Finally, another tale of wartime Europe but with an upbeat ending.  THE EXCEPTION concerns the exile of the aged German Kaiser (Christopher Plummer) in Holland in 1940, which is given a fanciful treatment and becomes secondary to the love story between a Jewish spy and the SS captain she loves and whom we come to like as a human being.

As someone said, the past is always a work in progress. And art of this type can give us an intelligent escape from present reality.

Saturday, August 5, 2017

Names without limits

As new parents become more and more creative with naming their infants, some relying on familiar names while others inventing ones they like and still others borrowing famous ones, I wonder, should there be some guidelines on what is acceptable? If so, how do we reconcile freedom of choice with the specter of Big Brother?

What is to prevent a parent from naming his son Adolf Hitler Jones or Lee Harvey Oswald Smith?  Is it fair to the child to be saddled with such a name?  Or wacky names like Spaghetti, States Rights, and Kyrie (seen recently in the media)?

The French, always careful to preserve their heritage in language and culture, have long legislated such things, to the horror of many Americans. Apparently, the practice goes back to the French Revolution, when children where given political names (Rights of Man, etc.), leading Napoleon in 1803 to declare that French babies could only be named after the saints; this was later amended to included classical and historical names (Hercule, Diana, etc.). This remained in effect until 1966, when the laws were relaxed a bit.

But, as Lauren Collins reports in the current New Yorker, a government registrar in France today is required to accept any name (mon Dieu!) EXCEPT one that might not been in the child's best interest, in which case the naming is referring to a magistrate from the Department of Justice.   Recent rulings include such statements:  Fanciful, ridiculous names are likely to create difficulties and embarrassments for the child. So the government has suppressed such names as Happy, Nutella, and Prince-William, which must be replaced by names like Roger or Raymond.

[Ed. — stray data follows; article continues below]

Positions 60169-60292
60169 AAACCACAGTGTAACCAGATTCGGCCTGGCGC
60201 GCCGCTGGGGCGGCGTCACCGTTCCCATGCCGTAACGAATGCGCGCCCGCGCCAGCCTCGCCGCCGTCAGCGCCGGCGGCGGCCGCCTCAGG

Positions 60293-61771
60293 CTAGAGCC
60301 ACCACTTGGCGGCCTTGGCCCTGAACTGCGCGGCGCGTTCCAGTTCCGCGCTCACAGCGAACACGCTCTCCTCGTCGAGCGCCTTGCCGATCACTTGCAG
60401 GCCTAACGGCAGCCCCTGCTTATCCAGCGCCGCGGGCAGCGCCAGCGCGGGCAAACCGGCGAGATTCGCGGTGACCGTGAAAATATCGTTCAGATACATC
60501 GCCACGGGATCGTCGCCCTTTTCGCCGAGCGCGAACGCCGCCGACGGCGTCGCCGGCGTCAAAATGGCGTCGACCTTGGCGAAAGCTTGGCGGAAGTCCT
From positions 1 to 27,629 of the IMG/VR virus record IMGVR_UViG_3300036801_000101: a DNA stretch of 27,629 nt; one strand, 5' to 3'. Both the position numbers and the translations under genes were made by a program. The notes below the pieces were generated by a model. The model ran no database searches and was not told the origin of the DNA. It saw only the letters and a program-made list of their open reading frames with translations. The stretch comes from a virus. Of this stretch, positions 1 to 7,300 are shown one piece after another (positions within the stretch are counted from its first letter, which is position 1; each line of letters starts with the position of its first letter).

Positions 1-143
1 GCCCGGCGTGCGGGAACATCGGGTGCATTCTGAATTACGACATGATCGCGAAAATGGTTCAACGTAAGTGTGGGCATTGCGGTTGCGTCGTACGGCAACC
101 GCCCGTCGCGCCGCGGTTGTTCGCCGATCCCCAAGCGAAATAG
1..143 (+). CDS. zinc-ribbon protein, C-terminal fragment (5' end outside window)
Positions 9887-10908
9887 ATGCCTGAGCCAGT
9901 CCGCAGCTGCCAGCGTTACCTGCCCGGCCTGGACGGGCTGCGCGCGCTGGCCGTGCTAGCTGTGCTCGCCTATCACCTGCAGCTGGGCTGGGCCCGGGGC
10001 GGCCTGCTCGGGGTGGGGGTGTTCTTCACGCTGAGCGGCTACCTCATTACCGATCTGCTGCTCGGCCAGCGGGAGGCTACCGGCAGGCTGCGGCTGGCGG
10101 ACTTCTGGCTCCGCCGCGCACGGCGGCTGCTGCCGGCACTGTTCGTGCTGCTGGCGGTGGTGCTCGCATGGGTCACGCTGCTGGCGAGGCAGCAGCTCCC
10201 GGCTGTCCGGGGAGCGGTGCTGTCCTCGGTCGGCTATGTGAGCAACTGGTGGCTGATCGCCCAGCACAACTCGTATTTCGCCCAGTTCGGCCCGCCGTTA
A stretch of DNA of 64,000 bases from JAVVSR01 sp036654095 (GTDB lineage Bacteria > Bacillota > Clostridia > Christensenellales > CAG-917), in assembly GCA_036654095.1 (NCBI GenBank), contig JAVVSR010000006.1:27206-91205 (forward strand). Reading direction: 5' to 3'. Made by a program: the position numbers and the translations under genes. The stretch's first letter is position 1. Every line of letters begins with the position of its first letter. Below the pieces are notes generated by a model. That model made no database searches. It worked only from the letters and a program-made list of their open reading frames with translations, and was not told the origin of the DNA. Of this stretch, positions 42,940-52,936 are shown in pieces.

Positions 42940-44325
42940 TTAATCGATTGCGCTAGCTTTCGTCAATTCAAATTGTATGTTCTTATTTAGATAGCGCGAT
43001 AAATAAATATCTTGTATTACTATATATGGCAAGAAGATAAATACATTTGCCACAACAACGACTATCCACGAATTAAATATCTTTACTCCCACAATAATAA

Many here, in the land of individualism, where the "nanny state" is loathed, are likely to storm the equivalent of the Bastille and file suit, demanding their rights to use whatever name they conjure up from films, books, or their own imaginations for any new baby.

I do pity the child sometimes, who must, at age 21 or so, go through the legal process of changing Reality Game Johnson or Barefoot Soles to something more mainstream. But, if everyone had a Tom, Dick, or Jane kind of name, how bland the world would be.  So I'm all for freedom while still  admiring the standards maintained by the French, even if they seem like a relic of another age.

Sunday, July 30, 2017

Terror, anxiety, and grace

I have saved an interview with actor Andrew Garfield from the magazine America (January 2017) by Brendan Busse because it deals with something that is part of my life and something I have written about: anxiety.

Garfield is one of the many performers I have read about (Barbra Streisand, among them) whose stage-fright has often prevented their going on stage.  The fear of being seen and watched and judged has affected me, not on the stage but in more ordinary circumstances I won't go into.

What's interesting is how Garfield, on the verge of suicide while preparing for a Shakespeare performance in London a few years ago, felt hopeless. "I feel like I'm going to die, " he said.  He had never before felt such terror or absolute dread at the idea of revealing himself.

People who hate to give public speeches can understand this common phobia.

To calm himself, he took at walk and encountered a street singer with a mediocre voice singing Don MacLean's "Vincent." Garfield remembers the imperfection of the performance:  "If that guy had thought he had nothing to offer and told himself he was not ready to perform in public, I would not have been given what I needed."